Getting Settled in a New Community

How to make a name for yourself all over again when you move to a new city
Magazine Contributor
3 min read

This story appears in the September 2002 issue of Subscribe »

Q: Any suggestions on how I can get my business going in a new city? I'm also wondering if my business name, Michele's Designing, is the problem. Can you help?

A: Many states and communities go out of their way to welcome new businesses and residents, both on their Web sites and through personal contact. To shorten the time it takes you to feel at ease in your new business community, look for these local resources and take advantage of all the information they have to offer.

Your local chamber of commerce is another good place to get insights into the economy of your area as well as the names and contact information of other local trade and business organizations. Because chambers have meetings and events, they can also be a great place to meet gatekeepers and potential customers. Gatekeepers are people who, in the process of what they do every day, come into regular contact with people who are in need of your service or product.

One of our quickest techniques to meet gatekeepers and potential customers is walking around different neighborhoods. Since you're offering a business service, focus on commercial streets, office parks and office buildings. Simply walk from business to business, office to office and store to store, introducing yourself and leaving your marketing materials. Repeat this process regularly. By the third visit, those you meet will probably remember you. As a woman who was new to a community in upstate New York found: "This is the best source of business for me. When I get a referral from one of these sources, the client almost always hires me."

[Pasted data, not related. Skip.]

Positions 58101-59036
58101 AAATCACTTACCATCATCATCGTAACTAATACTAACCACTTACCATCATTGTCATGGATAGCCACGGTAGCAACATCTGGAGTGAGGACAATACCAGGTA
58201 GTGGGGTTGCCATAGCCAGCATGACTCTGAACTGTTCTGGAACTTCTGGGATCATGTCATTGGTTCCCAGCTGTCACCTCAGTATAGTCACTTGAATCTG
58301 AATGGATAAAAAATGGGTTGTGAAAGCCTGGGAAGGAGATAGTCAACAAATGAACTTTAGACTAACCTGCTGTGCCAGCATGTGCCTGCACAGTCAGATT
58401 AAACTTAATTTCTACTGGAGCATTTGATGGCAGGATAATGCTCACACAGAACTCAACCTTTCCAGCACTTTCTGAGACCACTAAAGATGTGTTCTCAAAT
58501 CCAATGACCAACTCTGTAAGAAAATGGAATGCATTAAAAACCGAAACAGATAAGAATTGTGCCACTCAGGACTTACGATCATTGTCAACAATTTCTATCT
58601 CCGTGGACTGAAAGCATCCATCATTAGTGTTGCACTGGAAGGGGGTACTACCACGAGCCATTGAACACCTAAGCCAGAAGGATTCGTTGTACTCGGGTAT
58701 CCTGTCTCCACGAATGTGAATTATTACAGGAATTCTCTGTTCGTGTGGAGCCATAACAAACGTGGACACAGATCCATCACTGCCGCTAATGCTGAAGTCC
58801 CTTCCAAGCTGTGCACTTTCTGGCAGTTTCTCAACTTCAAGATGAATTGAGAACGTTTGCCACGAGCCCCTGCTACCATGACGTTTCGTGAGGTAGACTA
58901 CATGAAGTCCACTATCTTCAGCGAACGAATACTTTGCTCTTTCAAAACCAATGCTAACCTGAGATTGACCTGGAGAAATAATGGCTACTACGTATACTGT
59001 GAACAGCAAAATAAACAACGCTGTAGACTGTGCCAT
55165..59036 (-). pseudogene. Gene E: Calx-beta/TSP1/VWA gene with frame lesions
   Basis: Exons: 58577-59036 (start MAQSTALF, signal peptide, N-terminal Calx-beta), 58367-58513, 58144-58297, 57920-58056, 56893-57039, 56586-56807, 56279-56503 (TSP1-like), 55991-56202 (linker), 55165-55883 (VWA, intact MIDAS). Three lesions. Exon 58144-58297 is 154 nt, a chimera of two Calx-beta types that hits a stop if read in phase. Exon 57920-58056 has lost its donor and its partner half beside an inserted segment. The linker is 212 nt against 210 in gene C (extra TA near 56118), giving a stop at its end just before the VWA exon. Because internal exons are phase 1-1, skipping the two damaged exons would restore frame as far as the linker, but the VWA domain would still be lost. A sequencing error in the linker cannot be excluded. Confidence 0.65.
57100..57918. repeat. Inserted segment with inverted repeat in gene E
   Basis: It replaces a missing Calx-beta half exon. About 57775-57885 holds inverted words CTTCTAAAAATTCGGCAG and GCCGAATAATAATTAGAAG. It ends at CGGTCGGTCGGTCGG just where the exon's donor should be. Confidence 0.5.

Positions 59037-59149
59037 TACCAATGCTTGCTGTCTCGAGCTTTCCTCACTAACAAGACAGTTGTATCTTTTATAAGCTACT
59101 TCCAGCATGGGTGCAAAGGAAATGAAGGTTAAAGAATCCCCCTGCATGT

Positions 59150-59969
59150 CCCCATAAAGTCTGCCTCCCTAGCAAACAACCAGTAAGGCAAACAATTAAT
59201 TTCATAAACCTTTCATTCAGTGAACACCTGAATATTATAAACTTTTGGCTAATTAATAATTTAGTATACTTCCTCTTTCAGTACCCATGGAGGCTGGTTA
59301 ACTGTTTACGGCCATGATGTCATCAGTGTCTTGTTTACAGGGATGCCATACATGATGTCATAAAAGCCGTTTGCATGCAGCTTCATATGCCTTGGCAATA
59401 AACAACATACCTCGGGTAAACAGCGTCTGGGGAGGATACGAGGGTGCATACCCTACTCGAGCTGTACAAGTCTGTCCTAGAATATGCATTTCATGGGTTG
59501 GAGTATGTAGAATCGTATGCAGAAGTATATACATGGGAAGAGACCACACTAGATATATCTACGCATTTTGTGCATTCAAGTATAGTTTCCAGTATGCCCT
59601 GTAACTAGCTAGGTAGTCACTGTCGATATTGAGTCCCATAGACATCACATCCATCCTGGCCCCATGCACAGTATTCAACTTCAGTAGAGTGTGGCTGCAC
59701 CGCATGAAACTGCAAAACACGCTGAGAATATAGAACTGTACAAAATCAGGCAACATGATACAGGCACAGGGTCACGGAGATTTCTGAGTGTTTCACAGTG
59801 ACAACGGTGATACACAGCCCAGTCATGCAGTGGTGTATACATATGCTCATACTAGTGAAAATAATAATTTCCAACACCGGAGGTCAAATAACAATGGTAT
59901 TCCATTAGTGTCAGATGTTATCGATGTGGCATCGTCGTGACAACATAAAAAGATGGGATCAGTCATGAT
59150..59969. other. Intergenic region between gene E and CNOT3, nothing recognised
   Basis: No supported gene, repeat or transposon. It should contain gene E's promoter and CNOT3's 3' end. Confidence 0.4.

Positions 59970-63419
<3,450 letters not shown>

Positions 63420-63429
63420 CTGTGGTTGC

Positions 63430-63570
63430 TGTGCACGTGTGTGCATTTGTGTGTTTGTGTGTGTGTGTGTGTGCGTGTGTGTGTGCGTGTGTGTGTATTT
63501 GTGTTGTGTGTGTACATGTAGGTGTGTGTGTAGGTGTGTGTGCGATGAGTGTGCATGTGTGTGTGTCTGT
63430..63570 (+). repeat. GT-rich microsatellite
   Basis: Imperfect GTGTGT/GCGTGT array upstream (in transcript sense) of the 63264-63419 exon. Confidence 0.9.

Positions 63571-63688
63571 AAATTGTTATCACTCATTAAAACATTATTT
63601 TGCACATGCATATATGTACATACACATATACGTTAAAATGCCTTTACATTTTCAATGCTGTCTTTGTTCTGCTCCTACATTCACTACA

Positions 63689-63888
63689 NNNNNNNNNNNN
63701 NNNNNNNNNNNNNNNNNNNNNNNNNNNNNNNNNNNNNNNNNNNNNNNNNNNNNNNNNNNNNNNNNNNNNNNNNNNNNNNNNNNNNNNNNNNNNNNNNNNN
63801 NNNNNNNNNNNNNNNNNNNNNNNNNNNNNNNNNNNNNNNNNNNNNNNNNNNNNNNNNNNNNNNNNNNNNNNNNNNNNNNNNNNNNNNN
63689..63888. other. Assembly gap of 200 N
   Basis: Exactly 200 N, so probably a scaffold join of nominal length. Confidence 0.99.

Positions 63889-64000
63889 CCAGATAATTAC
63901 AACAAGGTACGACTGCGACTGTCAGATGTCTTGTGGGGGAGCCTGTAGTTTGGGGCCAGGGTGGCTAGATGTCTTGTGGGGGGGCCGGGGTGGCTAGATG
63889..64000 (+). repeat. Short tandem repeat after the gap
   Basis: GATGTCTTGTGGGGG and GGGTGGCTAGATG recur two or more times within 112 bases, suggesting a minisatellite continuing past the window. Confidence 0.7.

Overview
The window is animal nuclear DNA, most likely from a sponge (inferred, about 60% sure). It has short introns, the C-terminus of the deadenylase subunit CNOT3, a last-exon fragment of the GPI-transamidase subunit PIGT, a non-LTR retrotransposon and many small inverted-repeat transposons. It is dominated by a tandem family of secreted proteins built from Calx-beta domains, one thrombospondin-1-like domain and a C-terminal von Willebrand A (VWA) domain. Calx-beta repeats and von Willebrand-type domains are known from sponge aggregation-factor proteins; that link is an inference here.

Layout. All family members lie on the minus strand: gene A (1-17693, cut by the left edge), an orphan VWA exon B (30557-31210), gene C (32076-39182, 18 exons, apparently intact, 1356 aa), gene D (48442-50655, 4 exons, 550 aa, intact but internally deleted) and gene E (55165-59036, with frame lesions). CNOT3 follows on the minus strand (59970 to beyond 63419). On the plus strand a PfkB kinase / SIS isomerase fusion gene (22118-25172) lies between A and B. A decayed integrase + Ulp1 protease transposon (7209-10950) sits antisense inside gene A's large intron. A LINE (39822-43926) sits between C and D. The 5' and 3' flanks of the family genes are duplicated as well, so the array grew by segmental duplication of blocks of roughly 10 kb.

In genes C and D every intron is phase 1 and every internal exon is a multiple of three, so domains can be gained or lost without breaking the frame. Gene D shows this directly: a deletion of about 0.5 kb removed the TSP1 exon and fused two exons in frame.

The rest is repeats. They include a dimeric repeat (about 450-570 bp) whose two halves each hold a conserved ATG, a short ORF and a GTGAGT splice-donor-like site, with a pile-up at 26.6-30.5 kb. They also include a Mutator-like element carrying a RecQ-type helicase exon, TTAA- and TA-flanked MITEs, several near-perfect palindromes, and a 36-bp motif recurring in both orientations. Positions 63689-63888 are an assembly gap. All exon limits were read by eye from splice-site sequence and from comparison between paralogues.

Your business name, while personal and friendly-sounding, probably won't be much help in getting established in your new area, because few people know you, Michele, and from the name, it's not clear what type of design services you offer. If printers are going to be your key gatekeepers, how about naming your business (you can use more than one business name) "Printer's Graphic Design Support" or something that communicates what you offer as a service to printers? You might also consider including the name of your new community or county in your business name. This may help you become more readily accepted into the business community.

Finally, ask for feedback from prospective clients on what you name your business. Most people like to help when they're approached as someone with valuable knowledge and judgment, and, as a result, some will feel all the more interested in helping you become successful in your new life.

Paul and Sarah Edwards are the authors of several homebased business books, including Working From Home. Their latest book is The Entrepreneurial Parent.


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